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In recent years, Canada's immigration system has undergone radical change. Have these changes resulted in the 16 per cent drop in new arrivals, or are there specific Manitoba problems that have caused this decrease?
Until recently, the majority of immigrants to Canada could qualify to immigrate without having a job offer from a Canadian employer. Today, priority is given to foreign nationals already working in Canada, who have been recruited to fill vacant jobs, or who have studied in Canada. In essence, Canada's immigration system has gone to one where employers choose immigrants from one where immigrants choose Canada.
From 2007 to 2011, less than one-third of Manitoba's immigrant nominees came in categories for which a job and job offer were required. During this period, almost 70 per cent of nominees did not require jobs or job offers. To this extent, Manitoba is out of step with the rest of Canada.
The move to an employer-driven immigration system has many positives. It ensures foreign nationals coming to Canada not only have jobs waiting for them, but they fill positions for which Canadian employers face shortages. While some have criticized employer-driven immigration, charging that this causes Canada to focus on fixing short-term work shortages as opposed to bringing in future Canadians who can generate a long-term economic benefits, the fact is the old system often brought in individuals who arrived unemployed and struggled to make ends meet.
An employer-driven system allows businesses to fill jobs to better meet the demands of their customers. With the increase in globalization, it is important that Canadian companies are able to compete on the world stage. The ability to access talent from anywhere is key to allowing Canadian companies to compete globally.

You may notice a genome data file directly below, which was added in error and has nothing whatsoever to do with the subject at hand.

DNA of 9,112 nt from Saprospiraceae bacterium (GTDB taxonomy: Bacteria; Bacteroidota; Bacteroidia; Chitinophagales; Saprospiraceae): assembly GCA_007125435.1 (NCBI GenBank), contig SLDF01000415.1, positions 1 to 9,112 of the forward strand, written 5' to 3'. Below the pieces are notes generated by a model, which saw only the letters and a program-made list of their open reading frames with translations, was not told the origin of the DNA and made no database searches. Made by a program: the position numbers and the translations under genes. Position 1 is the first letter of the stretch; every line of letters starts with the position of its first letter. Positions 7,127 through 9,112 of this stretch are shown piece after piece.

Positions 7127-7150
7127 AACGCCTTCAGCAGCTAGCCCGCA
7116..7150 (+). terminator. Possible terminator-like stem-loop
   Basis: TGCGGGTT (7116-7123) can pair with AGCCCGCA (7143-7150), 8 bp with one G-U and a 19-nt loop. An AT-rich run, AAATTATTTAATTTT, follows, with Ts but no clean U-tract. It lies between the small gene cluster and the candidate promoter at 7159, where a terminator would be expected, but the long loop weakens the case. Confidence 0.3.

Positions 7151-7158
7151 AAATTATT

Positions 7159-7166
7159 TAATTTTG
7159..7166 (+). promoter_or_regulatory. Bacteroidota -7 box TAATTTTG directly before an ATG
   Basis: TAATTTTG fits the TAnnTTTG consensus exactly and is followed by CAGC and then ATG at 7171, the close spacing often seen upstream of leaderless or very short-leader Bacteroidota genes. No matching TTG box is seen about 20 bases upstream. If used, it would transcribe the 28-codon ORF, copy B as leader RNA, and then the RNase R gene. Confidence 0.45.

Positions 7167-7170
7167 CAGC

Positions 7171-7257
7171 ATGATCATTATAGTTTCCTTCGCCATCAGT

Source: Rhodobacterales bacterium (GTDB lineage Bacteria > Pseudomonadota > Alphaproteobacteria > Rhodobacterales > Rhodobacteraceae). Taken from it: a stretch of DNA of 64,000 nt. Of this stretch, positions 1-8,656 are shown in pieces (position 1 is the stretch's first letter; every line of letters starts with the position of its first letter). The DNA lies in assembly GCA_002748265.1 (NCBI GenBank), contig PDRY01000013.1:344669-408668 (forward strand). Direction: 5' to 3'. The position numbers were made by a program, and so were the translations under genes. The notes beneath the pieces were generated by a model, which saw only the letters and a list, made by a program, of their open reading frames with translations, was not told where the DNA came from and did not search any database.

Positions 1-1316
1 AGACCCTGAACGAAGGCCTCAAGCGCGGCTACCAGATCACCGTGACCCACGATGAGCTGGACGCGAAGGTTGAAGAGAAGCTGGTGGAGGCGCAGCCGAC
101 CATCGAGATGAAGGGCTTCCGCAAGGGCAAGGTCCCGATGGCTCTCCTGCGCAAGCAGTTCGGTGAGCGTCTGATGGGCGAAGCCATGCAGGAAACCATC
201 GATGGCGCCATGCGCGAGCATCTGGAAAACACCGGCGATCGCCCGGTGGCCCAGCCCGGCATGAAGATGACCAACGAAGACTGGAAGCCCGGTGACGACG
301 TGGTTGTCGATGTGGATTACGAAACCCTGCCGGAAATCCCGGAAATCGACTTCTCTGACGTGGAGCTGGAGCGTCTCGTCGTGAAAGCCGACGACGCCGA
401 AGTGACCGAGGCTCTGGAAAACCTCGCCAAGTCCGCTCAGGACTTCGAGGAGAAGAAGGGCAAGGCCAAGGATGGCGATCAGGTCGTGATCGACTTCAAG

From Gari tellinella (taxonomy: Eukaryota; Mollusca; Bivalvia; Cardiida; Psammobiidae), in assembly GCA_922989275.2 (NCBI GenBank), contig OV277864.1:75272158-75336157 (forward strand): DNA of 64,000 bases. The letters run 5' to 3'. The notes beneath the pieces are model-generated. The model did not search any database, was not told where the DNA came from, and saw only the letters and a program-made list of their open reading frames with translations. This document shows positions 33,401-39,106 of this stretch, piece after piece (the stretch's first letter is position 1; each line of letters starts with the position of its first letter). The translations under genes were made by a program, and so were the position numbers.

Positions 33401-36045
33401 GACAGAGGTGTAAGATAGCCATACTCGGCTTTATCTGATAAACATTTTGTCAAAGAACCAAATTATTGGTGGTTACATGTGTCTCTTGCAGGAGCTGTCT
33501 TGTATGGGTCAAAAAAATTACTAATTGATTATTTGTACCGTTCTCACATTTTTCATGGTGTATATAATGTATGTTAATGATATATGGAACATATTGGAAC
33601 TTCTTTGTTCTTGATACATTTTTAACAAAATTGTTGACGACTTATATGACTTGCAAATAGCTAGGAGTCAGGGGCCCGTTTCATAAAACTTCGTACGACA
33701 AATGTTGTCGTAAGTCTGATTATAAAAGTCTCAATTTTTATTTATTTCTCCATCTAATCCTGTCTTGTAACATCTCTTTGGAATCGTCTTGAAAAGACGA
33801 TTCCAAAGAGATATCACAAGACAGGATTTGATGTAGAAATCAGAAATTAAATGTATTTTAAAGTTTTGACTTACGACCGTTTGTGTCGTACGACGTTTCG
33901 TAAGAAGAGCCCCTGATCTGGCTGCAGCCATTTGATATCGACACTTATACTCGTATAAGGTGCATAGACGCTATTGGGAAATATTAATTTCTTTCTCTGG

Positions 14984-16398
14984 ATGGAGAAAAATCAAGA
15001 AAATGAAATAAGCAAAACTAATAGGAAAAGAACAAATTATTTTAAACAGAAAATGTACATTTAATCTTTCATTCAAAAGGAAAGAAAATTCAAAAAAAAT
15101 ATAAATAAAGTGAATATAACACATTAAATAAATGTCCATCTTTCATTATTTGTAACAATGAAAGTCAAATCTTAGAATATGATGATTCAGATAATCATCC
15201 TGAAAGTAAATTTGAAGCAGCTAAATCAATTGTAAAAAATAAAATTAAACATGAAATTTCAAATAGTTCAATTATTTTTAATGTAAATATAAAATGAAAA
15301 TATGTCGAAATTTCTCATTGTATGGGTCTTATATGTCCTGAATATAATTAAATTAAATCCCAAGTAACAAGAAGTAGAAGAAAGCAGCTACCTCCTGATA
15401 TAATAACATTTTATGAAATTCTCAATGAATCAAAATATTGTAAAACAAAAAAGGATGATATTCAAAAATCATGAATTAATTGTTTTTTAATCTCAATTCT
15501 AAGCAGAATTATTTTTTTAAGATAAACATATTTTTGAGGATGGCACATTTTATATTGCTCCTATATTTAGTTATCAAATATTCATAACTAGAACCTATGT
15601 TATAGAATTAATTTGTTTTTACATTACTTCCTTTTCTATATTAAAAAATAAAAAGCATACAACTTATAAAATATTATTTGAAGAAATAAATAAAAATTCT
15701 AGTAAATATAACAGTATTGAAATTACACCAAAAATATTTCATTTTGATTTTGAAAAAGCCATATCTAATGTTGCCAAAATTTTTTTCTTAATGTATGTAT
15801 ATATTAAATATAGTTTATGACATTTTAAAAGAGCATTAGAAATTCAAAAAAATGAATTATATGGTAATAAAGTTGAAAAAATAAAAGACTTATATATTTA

While there are advantages to employer-driven immigration, what is being sacrificed is family reunification -- a key to Manitoba's immigration program. While Canadians and permanent residents can still sponsor spouses and children, it is getting tougher to assist one's siblings, cousins, parents and other relatives unless they have jobs or job offers. For those who do qualify without job offers, the number of available spots has been reduced.
On a provincial level, family reunification used to be a large component of provincial nominee programs. As late as last year, four provinces had immigration streams that allowed for overseas relatives to come to Canada without job offers. Since May 2012, three of those provinces, Saskatchewan, Newfoundland and Labrador and Prince Edward Island, changed or eliminated their family programs. While family members can still immigrate to those Canadian provinces, a job connection or business investment is necessary.
Manitoba is the only province with a viable program that still allows family members and friends to immigrate to Canada without a job offer, previous work in Canada, or previous study here. This allows Manitoba to strike a balance between employer-driven immigration and family reunification.
Manitoba, however, is redesigning its program to make it more restrictive. When the final details are announced in April, Manitoba may be criticized by those wanting to see more family reunification. When compared with what is happening in the federal system and in other provinces, however, Manitoba should be congratulated for keeping the immigration program open to a form of family reunification.
With Manitoba offering a form of family reunification, there is a potential that other Canadians will move here for the purpose of assisting their relatives to immigrate. Before changes were made to family immigration in Saskatchewan, it was reported some Canadians moved there to take advantage of its program. After their relatives arrived in Canada, they returned to their original province. Manitoba must guard against this to maintain program credibility.
While the current federal system does not provide for a great deal of family reunification, there is still some hope. Ottawa is scheduled to roll out its new skilled-worker stream in May and is also scheduled to lift the freeze on the ability of Canadians and permanent residents to sponsor parents and grandparents in the fall.
The final rollout will go a long way to determine the openness of the federal government to family reunification.